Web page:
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Re: Tips for writing correct, non trivial Mathematica Libraries

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  • Subject: [mg124489] Re: Tips for writing correct, non trivial Mathematica Libraries
  • From: Bill Rowe <readnews at>
  • Date: Sat, 21 Jan 2012 05:18:21 -0500 (EST)
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On 1/20/12 at 1:46 AM, nehal.alum at (l.i.b.) wrote:

>Thanks for your comments.  My followups are inlined below:
>>>** Take for example the following: (Taken from the mathematica 8
>>>virtual book section "Applying Functions to Lists and Other
>>>Expressions") geom[list_] := Apply[Times, list]^(1/Length[list])
>>>So, this does a bad thing for geom[ x+ y]  (returns (Sqrt[x y])

>>What were you expecting here? This looks correct to me

>the snippet for 'geom' is taken for the mathematica tutorial, and is
>meant to show the user how to define a function that implements the
>geometric mean.  so for instance, geom[{x,y,z}] = (x y z
>)^(1/3). But geom[x+y] treats the expression as a list and
>returns Sqrt[x y],
>which is not what a new user would expect ( a better answer would be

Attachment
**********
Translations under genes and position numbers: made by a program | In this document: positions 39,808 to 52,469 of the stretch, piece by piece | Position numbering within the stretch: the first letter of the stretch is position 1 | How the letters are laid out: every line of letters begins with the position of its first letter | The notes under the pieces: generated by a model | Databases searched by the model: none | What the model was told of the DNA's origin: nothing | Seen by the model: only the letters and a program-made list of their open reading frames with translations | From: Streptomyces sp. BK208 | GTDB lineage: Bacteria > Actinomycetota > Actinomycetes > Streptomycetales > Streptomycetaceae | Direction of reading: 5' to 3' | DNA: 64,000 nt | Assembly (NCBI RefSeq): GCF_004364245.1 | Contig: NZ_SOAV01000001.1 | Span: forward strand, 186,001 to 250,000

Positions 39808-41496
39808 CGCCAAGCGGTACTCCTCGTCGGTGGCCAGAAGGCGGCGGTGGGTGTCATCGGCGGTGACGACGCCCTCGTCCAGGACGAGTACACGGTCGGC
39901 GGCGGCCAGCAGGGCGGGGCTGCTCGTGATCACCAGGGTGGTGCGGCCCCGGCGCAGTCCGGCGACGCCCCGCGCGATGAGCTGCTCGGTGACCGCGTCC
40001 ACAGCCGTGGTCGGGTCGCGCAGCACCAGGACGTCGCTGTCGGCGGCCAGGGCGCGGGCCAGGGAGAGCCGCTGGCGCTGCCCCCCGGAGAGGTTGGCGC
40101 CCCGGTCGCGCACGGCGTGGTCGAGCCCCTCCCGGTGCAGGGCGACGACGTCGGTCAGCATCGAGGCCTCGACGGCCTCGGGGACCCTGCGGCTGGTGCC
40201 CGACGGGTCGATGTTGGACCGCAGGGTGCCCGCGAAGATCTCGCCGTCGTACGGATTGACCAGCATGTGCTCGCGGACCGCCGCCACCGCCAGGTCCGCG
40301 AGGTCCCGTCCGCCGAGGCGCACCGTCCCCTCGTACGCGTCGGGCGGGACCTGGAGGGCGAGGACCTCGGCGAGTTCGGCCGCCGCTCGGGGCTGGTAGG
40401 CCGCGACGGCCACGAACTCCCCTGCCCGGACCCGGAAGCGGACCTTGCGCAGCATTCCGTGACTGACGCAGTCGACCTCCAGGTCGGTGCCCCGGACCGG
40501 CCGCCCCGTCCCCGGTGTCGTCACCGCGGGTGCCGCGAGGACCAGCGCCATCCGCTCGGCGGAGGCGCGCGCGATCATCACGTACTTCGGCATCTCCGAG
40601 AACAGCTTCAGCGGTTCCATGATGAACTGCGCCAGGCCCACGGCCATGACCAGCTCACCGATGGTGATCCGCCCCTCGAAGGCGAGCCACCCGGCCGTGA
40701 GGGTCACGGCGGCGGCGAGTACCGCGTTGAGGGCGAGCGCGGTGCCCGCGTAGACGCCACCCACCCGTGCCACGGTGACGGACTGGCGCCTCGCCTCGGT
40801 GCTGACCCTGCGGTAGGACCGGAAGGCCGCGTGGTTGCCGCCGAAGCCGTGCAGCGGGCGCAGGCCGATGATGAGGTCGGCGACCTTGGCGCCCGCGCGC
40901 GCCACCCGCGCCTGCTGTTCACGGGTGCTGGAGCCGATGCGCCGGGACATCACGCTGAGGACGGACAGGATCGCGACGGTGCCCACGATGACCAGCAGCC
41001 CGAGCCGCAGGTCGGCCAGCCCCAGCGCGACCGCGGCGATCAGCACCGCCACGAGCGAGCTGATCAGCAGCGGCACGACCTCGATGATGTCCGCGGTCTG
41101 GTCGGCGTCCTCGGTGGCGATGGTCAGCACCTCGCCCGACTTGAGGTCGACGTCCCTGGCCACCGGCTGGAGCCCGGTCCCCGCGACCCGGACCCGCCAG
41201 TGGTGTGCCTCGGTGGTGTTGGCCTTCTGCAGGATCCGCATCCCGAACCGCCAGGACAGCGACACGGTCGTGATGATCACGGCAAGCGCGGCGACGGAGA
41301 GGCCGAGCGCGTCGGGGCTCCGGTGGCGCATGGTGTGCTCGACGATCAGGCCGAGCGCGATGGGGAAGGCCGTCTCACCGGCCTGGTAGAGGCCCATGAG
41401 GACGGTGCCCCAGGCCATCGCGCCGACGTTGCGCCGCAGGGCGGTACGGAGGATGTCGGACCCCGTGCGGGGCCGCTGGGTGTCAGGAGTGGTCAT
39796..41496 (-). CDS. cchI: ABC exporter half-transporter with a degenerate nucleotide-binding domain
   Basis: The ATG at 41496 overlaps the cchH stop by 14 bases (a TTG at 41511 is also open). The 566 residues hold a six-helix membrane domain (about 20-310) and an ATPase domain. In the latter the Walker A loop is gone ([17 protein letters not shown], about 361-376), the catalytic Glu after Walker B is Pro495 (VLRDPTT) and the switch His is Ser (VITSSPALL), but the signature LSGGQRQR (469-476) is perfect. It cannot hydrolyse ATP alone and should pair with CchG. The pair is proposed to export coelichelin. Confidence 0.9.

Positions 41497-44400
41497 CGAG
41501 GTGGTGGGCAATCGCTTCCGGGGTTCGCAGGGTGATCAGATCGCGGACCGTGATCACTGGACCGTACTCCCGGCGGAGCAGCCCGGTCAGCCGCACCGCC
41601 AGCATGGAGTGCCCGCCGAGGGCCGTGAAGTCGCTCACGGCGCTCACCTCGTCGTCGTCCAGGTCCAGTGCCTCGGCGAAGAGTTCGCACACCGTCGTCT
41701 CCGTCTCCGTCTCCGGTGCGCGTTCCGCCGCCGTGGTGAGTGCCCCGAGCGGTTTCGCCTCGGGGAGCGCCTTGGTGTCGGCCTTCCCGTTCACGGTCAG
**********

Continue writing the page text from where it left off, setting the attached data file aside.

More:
If you want geom to return the geometric mean when either a list
or when given multiple arguments separated by commas try this:

In[8]:= geom[x_List] := (Times @@ x)^(1/Length[x])

In[9]:= geom[x__] := Times[x]^(1/Length[{x}])

In[10]:= geom[{x, y, z}]

Out[10]= (x*y*z)^(1/3)

In[11]:= geom[x, y, z]

Out[11]= (x*y*z)^(1/3)

>>>The built-in function GeometricMean properly complains when given
>>>this input,

>I'm saying GeometricMean does not get fooled by GeometricMean[x+y],
>which means the author thought of how to protect it from doing the
>wrong thing -- and it would be nice to see exactly what syntax they

Syntax for any built-in function is generally available by doing


That is doing ?GeometricMean returns something that immediately
tells you the intended argument is a list.

More information can be found in the Document Center. On the
Mac, selecting name and doing cmd-shift-f brings up the document
page for name. Or on Windows use F1.

>>If you want to look at examples of well written Mathematica
>>packages, a good place to start is to look at the packages that
>>ship with Mathematica.
>Actually that's exactly what I've started to do, once I nailed down
>the location of the bundled packages.  Though I've yet to find the
>definition for GeometricMean in the install directory -- presumable
>it is a native command.

It is a built-in function. For anything defined in Mathematica
doing Context[name] will give the context the definition for
name appears in.




telling you it is a built-in symbol. Further, paying attention
to syntax coloring will tell you a lot. That is by default the
color will change from blue (an undefined symbol) to black (a
defined symbol) when the final letter of the symbol name is
typed. Anytime this happens you know what you typed must be
defined. So, if you haven't defined it yourself or loaded a
package, it must be a built-in symbol.

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